Tag: literature

For the Love of Books

Out-of-sight, out-of-mind is the quintessential modern American problem-solving strategy, and it sure does have a lot going for it, when it comes to dealing with our problem of stuff—that other quintessential modern American problem. Alas, it won’t work in this case, for we really do pull these things off the shelves regularly to look up one thing or another. And it is wonderfully convenient to be able to say “oh, yes, here’s where I read about this topic” to a friend who is over for dinner—and then pull the book I’m thinking about off the shelf, right then and there.

Narnia Against the Machine: Deep Magic for the Modern Age

Witnessing the ascendancy of the Machine, Lewis understood what was at stake. He watched this ideology sweep across his society and take hold in its schools, and he keenly felt the loss of what was so hastily displaced and soon forgotten. The medieval worldview that Lewis cherished was replaced by an ideology that breeds nihilism and despair.

Gatsby: Grasping for Transcendence

Gatsby’s character yearns for the infinite; he sparkles with something unusual in the midst of the lavish wealth and chaotic parties of Long Island’s frivolities. Gatsby has “one of those rare smiles with a quality of eternal reassurance in it . . . it faced—or seemed to face—the whole external world for an instant, and then concentrated on you with an irresistible prejudice in your favor.”

Democracies Need Shared Literature

Before we totally condemn the Athenians as selfish, entertainment-addicted bad citizens—which, to be fair, they sometimes (or often?) were, just like us—it is worth considering what such shared democratic spaces of entertainment facilitated. And a related question to consider: What might we, as a democracy, gain if we had something similar?

An Empty Room of One’s Own

There are things that a full room can do for us. It can reassure us. It can offer comfort. It can offer luxury and pleasant distractions. A full room can be cozy and a crowded refrigerator reassuring. A room can be full of company. We can be and feel less alone. A full room can teach us to share.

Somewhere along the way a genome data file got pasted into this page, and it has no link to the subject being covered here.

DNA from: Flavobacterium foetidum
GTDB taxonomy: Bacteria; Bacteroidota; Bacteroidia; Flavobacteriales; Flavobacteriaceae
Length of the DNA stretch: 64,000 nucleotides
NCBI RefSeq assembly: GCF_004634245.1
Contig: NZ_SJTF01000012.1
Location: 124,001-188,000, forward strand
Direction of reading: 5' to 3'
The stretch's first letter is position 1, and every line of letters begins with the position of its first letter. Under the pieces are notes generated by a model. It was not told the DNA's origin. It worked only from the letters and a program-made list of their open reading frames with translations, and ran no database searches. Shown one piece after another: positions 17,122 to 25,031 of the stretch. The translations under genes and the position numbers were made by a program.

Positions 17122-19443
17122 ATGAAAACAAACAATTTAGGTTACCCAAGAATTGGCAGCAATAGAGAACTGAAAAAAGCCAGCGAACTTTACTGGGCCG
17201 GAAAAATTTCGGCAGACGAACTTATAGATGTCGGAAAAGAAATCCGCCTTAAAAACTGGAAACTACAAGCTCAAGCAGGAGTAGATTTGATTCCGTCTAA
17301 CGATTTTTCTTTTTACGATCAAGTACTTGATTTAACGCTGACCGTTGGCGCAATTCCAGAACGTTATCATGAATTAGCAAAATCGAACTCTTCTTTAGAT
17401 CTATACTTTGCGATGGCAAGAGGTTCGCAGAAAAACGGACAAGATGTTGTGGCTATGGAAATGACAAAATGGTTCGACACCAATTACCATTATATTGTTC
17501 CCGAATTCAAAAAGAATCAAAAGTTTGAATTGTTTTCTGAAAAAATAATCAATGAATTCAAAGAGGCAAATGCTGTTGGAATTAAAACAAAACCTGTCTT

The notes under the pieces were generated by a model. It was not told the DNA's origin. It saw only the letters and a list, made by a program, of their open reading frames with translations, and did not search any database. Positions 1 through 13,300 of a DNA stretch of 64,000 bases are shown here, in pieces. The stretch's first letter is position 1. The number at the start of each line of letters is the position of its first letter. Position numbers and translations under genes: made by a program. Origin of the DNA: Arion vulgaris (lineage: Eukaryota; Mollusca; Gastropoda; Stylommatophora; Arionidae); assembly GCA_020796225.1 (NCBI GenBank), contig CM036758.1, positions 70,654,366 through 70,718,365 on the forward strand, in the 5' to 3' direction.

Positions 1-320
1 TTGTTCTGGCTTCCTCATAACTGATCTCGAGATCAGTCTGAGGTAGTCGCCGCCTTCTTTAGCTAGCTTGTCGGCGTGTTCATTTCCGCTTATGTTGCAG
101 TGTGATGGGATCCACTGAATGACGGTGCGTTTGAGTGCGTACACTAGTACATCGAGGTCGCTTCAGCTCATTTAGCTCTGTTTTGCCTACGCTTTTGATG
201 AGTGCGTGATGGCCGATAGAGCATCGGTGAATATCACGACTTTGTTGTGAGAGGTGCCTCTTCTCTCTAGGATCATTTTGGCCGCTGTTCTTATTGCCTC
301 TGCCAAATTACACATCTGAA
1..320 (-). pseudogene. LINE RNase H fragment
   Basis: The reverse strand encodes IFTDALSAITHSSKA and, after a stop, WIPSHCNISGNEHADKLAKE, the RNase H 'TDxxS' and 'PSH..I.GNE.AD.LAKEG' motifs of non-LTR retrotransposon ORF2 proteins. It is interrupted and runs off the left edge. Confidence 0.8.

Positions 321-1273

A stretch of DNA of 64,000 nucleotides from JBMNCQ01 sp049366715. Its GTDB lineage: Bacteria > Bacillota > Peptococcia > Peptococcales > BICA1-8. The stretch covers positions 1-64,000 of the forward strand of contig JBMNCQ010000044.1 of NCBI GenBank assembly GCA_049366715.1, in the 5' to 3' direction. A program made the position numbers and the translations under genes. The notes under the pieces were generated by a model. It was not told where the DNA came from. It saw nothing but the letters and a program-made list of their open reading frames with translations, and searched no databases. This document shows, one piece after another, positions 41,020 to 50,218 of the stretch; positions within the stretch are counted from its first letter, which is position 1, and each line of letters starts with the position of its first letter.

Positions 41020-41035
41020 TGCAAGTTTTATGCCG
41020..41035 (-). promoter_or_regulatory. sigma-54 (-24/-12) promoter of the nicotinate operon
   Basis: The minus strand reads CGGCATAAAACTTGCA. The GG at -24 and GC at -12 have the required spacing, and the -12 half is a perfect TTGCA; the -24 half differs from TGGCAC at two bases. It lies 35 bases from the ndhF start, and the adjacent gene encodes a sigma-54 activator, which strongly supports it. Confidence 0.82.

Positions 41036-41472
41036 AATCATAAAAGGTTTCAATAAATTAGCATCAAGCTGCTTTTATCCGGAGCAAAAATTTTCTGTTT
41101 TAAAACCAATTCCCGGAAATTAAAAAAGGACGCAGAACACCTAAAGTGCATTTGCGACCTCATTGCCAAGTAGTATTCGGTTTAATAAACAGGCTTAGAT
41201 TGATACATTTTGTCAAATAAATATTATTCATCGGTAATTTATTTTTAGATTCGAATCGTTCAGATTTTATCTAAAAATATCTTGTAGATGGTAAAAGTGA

Invitations to Dwell

We soaked in the morning and our coffee, aware that we were technically trespassing. But, at the moment, we felt the weight of heritage, a complicated term that outmatched the real-estate deeds housed in Pulaski county courthouse.

Jonathan Swift’s Street Cred

Swift knocked out several tracts and sermons on the problems of the Irish economy. And in them he said, in good FPR fashion, several FPRish things—for example, that place matters.

Returning to the Love of the Book

Hooten Wilson draws on theological as well as literary works to demonstrate various approaches to a text, leading to the contemplative mode, which she asserts should be “the end of all our reading.”

Advisor Wanting: The Absence of Moral Limits in Lady Macbeth

Our best ally should not be a man or woman who lacks the aptitude to discern right from wrong...one should not draw unto himself or herself a companion like Lady Macbeth, for Lady Macbeth does not exercise virtue.

Vaya con Dios: Cormac McCarthy (1933-2023)

Somewhat surprisingly, this is also McCarthy at his most delighted at everyday joys. There are many tender passages of drinking coffee in porcelain cups in diners, eating tortillas and beans on stops in the desert, working with cowboys at small jobs on ranches, and companionship with horses, mules, even wolves.